Published April 11, 2011
Stocks recently enjoyed their best first quarter since 1998, and begin April on an upbeat note. For the first quarter of 2011, the Dow closed up 6.9 percent, the S&P 500 was up 5.95 percent, and the NASDAQ was up 5.15 percent. Those are strong showings in the face of continued uprisings in the Middle East, rising prices for oil and commodities, and the Japanese earthquake and tsunami. The market, dubbed by some as “the Teflon market,” just kept rising in the face of bad news. Volume was steady, if not spectacular – a sign that the market had not entered a frothy stage. Indeed, retail investors have not yet become excited about the market, which reached its highest levels in three
Traders are unwilling to bet against the market. Short sellers had the lowest level of loans against stocks sold short in five years. The ratio of long bets on the market to short bets is near a six-year high. Hedge funds are less willing to take the short side against a rising tide. Bond funds continued to experience outflows, while some bond funds slipped into negative territory for the year to date. Readers and clients know that I have been encouraging the reduction of exposure to bonds for some time. I see no reason to change that position, particularly as Fed futures are betting on a rate rise by the end of the year.
Surely the massive intervention in the markets by the Federal Reserve not only stemmed the downward trend, but aided in the recovery. Quantitative easing – an effort by the Fed to buy bonds, and keep interest rates down – supplemented record government spending to buoy the economy. The record low interest rates have aided the economy even as banks face fresh scrutiny for their lending practices. Low interest rates also weakened the dollar and pumped up the manufacturing sector all over the U.S. and the globe. Stronger manufacturing activity in the U.S. was especially
welcome in the Rust Belt, and the White House.
In March, employment rose by 216,000 jobs – that is still below par, but it’s a welcome relief to the numbers we have seen for years. The official unemployment rate fell to 8.8 percent from 9.8 percent in November, but of course these numbers do not count those who are underemployed or who just quit looking for work. Indeed, we are still 7.25 million jobs off our peak.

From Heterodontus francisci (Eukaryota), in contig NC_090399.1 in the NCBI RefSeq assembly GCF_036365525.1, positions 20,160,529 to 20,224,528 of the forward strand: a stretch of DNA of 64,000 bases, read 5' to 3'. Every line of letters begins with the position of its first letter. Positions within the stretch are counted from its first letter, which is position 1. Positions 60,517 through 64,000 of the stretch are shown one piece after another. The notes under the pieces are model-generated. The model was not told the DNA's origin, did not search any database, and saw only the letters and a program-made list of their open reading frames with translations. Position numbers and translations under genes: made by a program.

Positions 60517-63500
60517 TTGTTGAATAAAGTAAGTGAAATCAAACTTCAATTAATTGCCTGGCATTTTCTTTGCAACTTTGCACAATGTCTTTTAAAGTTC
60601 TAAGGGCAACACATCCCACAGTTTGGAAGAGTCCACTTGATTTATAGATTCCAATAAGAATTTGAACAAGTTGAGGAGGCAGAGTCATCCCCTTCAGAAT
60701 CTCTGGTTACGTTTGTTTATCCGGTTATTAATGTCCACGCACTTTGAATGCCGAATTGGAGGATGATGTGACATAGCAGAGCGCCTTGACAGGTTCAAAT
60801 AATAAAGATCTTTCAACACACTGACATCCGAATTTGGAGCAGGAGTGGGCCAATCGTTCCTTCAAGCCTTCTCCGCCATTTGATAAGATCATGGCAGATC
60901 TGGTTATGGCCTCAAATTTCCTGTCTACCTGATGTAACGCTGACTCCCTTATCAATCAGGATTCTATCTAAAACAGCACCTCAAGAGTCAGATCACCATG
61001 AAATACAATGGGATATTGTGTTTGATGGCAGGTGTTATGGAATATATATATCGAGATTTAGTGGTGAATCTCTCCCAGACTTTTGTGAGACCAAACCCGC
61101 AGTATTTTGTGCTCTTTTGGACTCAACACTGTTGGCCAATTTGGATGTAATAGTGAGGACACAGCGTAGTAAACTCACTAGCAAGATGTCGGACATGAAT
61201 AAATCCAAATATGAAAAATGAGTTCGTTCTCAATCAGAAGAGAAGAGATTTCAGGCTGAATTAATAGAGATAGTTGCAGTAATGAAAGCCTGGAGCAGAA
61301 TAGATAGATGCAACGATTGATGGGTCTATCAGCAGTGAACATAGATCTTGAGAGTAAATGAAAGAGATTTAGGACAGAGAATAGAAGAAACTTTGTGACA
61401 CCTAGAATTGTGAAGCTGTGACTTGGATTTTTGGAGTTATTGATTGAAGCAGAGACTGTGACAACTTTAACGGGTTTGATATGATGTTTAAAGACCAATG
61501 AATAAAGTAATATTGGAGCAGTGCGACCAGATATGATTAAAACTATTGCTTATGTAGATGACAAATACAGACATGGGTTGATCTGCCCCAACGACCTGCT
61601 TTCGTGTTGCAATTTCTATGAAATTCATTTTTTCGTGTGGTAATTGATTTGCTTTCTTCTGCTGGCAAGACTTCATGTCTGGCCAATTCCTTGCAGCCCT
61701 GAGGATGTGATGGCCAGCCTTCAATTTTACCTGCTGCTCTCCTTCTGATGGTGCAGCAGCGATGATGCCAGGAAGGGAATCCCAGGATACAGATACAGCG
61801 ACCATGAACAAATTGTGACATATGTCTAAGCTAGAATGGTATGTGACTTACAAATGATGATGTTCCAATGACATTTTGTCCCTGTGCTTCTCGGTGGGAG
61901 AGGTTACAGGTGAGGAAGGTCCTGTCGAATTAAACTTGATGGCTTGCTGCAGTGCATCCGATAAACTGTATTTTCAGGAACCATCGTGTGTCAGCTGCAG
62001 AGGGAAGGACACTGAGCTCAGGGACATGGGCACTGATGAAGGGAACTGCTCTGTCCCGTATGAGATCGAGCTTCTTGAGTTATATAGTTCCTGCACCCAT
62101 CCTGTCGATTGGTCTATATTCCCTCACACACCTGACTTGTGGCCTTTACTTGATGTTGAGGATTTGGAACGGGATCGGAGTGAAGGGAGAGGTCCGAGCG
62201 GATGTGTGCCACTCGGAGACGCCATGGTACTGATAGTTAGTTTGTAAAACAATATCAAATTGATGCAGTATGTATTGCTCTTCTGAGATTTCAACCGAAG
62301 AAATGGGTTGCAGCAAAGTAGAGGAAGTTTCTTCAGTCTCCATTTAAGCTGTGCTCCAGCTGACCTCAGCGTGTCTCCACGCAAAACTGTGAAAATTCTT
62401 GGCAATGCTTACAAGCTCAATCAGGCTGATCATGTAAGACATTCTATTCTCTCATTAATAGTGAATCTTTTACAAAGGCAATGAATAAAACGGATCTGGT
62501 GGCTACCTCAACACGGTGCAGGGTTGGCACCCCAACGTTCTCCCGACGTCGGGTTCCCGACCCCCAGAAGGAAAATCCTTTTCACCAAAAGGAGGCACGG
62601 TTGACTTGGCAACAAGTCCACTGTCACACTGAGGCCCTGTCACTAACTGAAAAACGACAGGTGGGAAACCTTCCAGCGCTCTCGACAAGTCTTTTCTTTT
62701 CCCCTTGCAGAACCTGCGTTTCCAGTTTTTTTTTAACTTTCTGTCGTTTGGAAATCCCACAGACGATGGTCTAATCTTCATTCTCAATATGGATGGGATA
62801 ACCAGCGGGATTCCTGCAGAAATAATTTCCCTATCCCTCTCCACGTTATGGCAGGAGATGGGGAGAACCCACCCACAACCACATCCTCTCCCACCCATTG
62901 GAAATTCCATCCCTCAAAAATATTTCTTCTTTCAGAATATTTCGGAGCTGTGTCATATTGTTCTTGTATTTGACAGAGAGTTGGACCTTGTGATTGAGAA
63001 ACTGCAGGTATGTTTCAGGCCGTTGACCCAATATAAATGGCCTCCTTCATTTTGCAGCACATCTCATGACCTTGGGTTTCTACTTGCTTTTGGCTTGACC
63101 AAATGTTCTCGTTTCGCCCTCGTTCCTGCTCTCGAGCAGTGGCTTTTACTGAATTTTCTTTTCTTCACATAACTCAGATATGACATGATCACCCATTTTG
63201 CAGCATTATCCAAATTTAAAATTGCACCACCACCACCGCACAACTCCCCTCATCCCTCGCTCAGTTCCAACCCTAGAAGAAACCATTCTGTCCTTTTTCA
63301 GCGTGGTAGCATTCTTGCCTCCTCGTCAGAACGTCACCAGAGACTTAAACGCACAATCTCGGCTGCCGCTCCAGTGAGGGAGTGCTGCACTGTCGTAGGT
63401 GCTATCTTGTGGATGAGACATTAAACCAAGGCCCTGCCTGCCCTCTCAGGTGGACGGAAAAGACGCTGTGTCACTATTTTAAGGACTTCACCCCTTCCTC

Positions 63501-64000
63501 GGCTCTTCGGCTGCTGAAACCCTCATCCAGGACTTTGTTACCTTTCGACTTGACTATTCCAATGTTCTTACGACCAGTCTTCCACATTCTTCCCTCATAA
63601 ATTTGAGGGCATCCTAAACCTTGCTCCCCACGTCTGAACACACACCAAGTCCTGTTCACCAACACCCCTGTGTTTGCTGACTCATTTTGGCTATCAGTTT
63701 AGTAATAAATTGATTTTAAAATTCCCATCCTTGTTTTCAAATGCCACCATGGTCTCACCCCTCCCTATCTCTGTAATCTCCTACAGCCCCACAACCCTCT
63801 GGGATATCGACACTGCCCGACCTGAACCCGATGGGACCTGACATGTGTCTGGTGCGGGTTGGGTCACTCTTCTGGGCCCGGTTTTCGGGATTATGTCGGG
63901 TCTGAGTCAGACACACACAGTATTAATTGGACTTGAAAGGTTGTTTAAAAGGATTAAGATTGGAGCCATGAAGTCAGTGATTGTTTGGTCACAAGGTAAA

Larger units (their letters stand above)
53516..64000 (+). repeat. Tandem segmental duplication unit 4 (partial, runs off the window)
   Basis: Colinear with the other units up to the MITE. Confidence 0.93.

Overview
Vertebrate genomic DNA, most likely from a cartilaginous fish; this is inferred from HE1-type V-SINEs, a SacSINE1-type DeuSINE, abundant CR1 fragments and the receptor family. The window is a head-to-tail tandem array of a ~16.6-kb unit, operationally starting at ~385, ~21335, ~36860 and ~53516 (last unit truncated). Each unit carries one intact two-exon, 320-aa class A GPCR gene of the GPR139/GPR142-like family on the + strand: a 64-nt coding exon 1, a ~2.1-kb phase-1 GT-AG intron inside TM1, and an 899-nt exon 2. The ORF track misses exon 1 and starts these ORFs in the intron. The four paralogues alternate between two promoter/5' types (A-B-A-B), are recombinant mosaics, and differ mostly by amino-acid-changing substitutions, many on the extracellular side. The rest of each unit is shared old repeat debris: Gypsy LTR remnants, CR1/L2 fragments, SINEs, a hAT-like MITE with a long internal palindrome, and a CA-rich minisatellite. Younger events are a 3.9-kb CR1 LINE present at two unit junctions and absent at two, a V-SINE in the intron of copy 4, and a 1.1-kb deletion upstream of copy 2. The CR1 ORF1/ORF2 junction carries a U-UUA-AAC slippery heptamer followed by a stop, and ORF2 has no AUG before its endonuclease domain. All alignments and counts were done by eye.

The rise in prices of oil and other commodities put additional pressure on consumers and manufacturers. Nevertheless, projected earnings for the first quarter, which will be released over the next weeks, are forecast to grow about 13 percent for the S&P with materials, energy and industrials leading the way. Utilities and telecoms are forecast to be the laggards. Even consumer discretionary earnings are tipped to grow nearly 10 percent.
Higher gasoline prices are encouraging people to look for housing closer to their jobs. Schools still matter, even while school financing suffers. Probably the best correlation to a home price is the quality of a local school district. The finances of local schools and parks may be more intertwined with Americans’ finances than they think.
There is still a long list of problems from the Middle East and the Japanese crisis that need to be resolved. The most obvious fallout from the Middle East will be higher oil prices, which will affect the overall economy and the consumer specifically. The Japanese crisis could lead to a repatriation of yen and liquidation of Japanese investments around the world. This has not happened yet; however, the yen did appreciate dramatically in anticipation of these events. A concerted effort by the Japanese and other central banks against the yen brought its value down.
Questions have arisen about the ability of the Japanese to continue servicing their national debt. However, the Japanese have no choice but to make good on their bonds because most Japanese bonds are owned by the Japanese government and “Mrs. Watanabe” – in other words, they owe it to themselves.
In earlier columns I have opined that a government that owes its debt to itself and its citizens does not default. The Japanese government over the long term will have no choice but to continue to buy Japanese bonds, in a sort of perpetual quantitative easing, because citizens are old and getting older. The government is losing buyers to death; they are not being replaced as the Japanese population shrinks and survivors become less inclined to buy government bonds. Young Japanese citizens are deferring marriage and children. Rumor has it that more diapers are sold in Japan for elderly people than for babies.
For years Japan has had the world’s largest deficit in comparison to its GDP, but under the current administration, the U.S. has overtaken the top spot. In fact, the U.S. now leads all advanced, emerging and low-income countries for percent of debt relative to GDP. That certainly isn’t a No. 1 to be proud of.
Originally posted in the Daily Journal of Commerce, Portland OR